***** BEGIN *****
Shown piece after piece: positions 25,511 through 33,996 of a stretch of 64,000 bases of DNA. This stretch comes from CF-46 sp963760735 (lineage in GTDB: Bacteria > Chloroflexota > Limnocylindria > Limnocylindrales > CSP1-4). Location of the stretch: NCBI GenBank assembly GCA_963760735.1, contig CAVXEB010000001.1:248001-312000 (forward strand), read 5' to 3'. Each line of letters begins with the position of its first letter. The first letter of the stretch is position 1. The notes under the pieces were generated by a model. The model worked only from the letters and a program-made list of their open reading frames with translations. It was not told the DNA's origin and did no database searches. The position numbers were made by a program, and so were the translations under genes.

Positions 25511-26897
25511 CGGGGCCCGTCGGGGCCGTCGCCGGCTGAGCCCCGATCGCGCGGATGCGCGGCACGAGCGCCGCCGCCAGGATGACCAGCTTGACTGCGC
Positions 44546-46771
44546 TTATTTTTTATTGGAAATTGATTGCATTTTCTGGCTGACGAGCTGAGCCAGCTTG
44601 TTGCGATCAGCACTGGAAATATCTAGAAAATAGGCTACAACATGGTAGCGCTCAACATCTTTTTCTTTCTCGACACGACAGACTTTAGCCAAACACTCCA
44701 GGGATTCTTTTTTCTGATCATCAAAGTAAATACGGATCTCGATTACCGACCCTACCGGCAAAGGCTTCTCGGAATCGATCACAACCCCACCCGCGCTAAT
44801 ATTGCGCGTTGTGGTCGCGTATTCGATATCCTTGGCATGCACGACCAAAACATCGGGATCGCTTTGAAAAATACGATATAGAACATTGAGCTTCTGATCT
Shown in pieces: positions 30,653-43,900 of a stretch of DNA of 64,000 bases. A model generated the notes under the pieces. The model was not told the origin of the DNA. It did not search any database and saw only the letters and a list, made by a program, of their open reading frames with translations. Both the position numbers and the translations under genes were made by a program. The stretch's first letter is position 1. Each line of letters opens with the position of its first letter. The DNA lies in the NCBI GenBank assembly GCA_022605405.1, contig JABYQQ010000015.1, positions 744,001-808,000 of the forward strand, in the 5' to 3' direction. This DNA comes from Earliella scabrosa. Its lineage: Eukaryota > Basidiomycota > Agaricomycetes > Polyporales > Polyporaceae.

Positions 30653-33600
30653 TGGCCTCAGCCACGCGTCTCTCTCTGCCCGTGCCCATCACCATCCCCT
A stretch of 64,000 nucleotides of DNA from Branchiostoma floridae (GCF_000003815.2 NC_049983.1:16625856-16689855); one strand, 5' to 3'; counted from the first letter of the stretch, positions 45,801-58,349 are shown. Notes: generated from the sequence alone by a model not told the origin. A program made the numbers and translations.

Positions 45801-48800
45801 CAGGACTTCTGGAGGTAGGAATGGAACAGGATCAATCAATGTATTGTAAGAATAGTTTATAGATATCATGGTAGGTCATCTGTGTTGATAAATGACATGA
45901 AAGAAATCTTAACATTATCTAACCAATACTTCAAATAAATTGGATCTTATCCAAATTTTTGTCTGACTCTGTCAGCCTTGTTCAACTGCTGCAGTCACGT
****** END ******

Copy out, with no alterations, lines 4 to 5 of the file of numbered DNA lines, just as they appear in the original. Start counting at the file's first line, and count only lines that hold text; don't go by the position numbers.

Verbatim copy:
Positions 44546-46771
44546 TTATTTTTTATTGGAAATTGATTGCATTTTCTGGCTGACGAGCTGAGCCAGCTTG